Monday, October 10, 2011

Rainy Day: Random Thoughts and Statistics

It's Colombus Day, which means no work for me and there's a nice thunder-n-lightning storm outside and I've done all my housework... so I thought I'd take this time to look at this blog's statistics of readers from around the world. As of today, here they are:

United States
New Zealand
United Kingdom     
I'd like to say "Hey!" and "Thanks for reading!" to the 49 Mozambican page-viewers (I visited and love the country - hope you're enjoying it, too), and the 58 Kiwis (ditto what I said about Mozambique). I must say I'm a bit disappointed in the number of pageviews of our fine neighbors to the north. Yes, Canada - that's you. Perhaps if I wrote more about hockey and less about cats, the numbers would improve? (I'm just teasing you.) I imagine the 123 Colombian pageviews are my husband (honey, you're skewing the stats!) but I'm curious about the Qatar and Japan readers...

I would like to know what information is most interesting and helpful to you all. I know that sometimes blogger makes it hard to leave comments, but if you can, let me know what would be interesting.

I figure two main types of readers work their way through my thoughts each week: those of you who are friends or family and are curious if we're still living and breathing (yes, thank you); and those of you who are aspiring OMSes and are looking for glimpses into this possible new career. And, according to the stats kept by blogger, there are dozens of people who hit upon this blog after searching for "Colombian Flag" on Google. Yes, there technically IS a picture of the Colombian flag (go back to late March), but this site probably wasn't what you were expecting, eh?

In speaking to the latter group (not the flag-Googlers): there is a brand-new batch of OMSes at FSI as we speak (24 of them, I'm told) who will be going through the excitement of Flag Day tomorrow. For all of them, I can't say that I wish you only your high bids, because if word-of-mouth is any indicator, many of my colleagues have been pleasantly surprised when fate brought them an assignment they never would have chosen for themselves. Today is the last day of your life as you know it. After tomorrow afternoon, your thoughts and focus will be on the coming horizon: what to bring, what can't I bring, what schools for my kids, what clothes for what climate, what languages to learn, what food, how many flights to get there and how much will it cost to ship my pet(s)? You will become fluent in all these questions and answers over the coming three weeks. Some find this exciting, some terrifying, some tedious - but it is an integral part of the life which you've just entered.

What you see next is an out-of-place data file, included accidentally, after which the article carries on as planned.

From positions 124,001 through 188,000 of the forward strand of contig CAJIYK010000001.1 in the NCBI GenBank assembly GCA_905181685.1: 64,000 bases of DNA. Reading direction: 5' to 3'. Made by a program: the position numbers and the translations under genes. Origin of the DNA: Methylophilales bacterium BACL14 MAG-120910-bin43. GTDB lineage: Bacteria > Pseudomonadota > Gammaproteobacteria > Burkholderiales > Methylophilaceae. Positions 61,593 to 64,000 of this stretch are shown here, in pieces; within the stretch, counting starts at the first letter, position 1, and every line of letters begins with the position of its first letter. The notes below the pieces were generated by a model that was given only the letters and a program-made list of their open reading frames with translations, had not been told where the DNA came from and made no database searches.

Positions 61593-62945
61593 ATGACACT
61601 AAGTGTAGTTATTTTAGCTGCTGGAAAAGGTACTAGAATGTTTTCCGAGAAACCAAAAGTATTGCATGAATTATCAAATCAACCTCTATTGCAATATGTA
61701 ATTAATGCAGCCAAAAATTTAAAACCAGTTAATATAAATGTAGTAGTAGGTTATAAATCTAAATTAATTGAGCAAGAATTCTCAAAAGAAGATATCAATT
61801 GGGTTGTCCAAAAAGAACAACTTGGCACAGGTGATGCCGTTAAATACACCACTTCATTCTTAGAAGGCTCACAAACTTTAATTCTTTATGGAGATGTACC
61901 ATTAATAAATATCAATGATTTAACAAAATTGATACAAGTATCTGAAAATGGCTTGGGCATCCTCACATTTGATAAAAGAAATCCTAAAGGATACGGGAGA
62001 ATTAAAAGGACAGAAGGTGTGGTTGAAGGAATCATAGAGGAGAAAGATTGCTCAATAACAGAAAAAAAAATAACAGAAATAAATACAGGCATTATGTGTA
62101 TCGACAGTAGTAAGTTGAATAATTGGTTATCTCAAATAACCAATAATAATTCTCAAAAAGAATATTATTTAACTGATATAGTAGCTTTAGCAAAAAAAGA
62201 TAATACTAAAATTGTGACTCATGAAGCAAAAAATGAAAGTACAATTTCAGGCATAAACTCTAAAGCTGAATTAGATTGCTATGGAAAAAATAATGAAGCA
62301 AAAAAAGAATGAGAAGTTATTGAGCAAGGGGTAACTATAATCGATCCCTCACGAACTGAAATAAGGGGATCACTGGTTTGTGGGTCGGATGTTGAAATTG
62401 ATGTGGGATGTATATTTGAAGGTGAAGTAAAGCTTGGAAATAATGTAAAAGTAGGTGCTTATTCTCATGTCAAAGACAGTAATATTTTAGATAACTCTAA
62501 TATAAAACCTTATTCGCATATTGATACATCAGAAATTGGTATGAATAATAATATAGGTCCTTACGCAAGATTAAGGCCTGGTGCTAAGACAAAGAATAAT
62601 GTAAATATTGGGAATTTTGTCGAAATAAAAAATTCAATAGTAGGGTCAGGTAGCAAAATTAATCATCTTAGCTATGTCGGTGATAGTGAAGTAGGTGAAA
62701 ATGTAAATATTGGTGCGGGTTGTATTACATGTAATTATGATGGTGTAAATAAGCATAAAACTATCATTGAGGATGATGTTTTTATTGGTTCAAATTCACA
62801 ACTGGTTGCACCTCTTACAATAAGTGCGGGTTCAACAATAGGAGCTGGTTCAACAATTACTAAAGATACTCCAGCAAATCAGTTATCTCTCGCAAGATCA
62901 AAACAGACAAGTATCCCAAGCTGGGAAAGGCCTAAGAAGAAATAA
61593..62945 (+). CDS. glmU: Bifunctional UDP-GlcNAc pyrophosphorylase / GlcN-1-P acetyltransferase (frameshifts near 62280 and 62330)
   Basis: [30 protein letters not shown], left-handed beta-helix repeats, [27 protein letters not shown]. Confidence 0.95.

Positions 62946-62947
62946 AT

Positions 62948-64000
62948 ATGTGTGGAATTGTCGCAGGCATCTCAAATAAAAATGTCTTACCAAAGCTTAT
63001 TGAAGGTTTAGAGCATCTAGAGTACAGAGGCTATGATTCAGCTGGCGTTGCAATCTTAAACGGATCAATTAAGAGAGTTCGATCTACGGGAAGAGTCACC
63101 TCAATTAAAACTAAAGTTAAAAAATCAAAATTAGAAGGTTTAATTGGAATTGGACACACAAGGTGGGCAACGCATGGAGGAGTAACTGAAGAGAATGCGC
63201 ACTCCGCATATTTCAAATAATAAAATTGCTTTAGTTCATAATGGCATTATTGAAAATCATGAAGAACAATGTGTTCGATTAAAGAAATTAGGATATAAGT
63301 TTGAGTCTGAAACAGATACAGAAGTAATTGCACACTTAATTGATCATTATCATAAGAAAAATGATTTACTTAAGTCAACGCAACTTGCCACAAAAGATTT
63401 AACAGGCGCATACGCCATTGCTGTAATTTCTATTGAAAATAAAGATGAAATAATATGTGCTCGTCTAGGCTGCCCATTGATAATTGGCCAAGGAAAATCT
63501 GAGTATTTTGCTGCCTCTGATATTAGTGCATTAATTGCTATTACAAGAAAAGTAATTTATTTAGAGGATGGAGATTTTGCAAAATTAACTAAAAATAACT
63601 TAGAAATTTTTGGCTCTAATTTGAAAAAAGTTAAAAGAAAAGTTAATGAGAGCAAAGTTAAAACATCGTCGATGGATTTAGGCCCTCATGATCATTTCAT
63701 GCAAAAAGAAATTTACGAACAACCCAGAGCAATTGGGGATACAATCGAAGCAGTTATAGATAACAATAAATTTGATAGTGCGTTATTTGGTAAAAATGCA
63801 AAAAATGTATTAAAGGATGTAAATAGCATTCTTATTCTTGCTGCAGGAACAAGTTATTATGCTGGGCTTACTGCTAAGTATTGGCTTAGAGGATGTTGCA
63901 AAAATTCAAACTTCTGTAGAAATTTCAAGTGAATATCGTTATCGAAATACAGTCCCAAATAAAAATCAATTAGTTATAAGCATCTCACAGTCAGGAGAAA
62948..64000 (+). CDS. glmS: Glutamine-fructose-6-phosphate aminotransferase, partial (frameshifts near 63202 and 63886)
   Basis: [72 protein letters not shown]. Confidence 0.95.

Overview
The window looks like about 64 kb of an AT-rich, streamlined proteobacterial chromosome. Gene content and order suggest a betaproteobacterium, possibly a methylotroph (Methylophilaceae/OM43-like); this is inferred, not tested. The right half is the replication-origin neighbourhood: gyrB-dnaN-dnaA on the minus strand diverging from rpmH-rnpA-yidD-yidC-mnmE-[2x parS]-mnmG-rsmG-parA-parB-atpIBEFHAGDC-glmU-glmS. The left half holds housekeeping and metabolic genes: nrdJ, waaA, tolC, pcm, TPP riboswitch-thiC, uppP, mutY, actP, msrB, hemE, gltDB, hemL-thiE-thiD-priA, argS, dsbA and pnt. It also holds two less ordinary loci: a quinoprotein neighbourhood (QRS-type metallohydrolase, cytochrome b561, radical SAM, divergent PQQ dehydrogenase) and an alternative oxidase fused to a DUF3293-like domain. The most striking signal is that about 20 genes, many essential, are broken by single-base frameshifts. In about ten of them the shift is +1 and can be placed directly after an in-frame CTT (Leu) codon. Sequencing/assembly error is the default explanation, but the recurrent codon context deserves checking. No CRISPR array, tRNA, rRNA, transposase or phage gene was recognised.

We are forever looking to the horizon and wondering what's coming. It doesn't end for this post, either. My co-workers, some with 20+ years in the FS, are still looking ahead and planning, plotting their career course, figuring out that even at age 53 they may need to spend nearly a year at FSI to learn a new language - but it would be worth it. I think if you weren't a day-dreamer or the type that asked, "But what's around THAT corner?" you mightn't be wondering about this life after all.

One of my favorite recently-overheard conversations on the van the other day summed up the FS mentality perfectly:

Person One: We're thinking of bidding on XYZ country, how did you like it there?

Person Two: Oh I loved it! It was a wonderful time.  Well, I did get dengue fever and dysentary and giardia - but other than that, it was great. You should totally bid on it!

We're not the typical breed of cat, and it is such a relief to finally arrive at FSI or at your first post, and be among people who understand your wandering motivations, people who talk about spending ten months to learn Estonian being a good thing, people who are fluent in the many forms of electricity and the appliances that can/can't work with them, and people who can discuss the various ways to keep armies of African ants out of the dog kibble bin.

However, if you're the person who said this to me while I was still back at home:

"What? Why would you want to leave here? Aren't we good enough for you?" ---
I don't recommend this life for you.

But I'm glad that you're out there, keeping the homefires burning while we scatter to each horizon. Believe me, we'll be envious of your easy access to peanut butter, rolls of wrapping paper and $3 boxes of breakfast cereal, for sure.

In the meanwhile, I hope these random thoughts give some of you an insight into our lives and maybe some inspiration or a feeling of relief that you're not alone out there as you try to explain to friends and family why moving to the Congo would be pretty cool.

Cuidate, y nos vemos!


  1. Looks like I'm gonna push Russia past Canada...

  2. I'm the latter (aspiring OMS) and your blog has given me lots of hope. A lot of dread as well, but mostly hope. I'm still waiting on Security Clearance. It's been nearly a year, but I blame that on my foreign family and friends. I've been reading your blog for hours now and I keep telling myself to stop because what if I don't get clearance, all I'm doing is getting my hopes up for nothing, but your blog is too darn interesting. Thank you fo doing this!

    1. Good luck to you Tea Gal (I say as I'm pouring myself another cup of tea, too).
      You're certainly not the only one whose security clearance can take that long. I imagine you've checked in with them, at that special "What's taking so long?" email they have set up? I can't recall the exact email address, but there is one to check the status. Enjoy life at home while you can, even though I remember how utterly impossible that was while you're mentally shuffling the what-if deck. Thank you for reading, and I'm glad that I can offer a glimpse into the FS life. You may notice a change in tone over the years, as the honeymoon phase has worn off.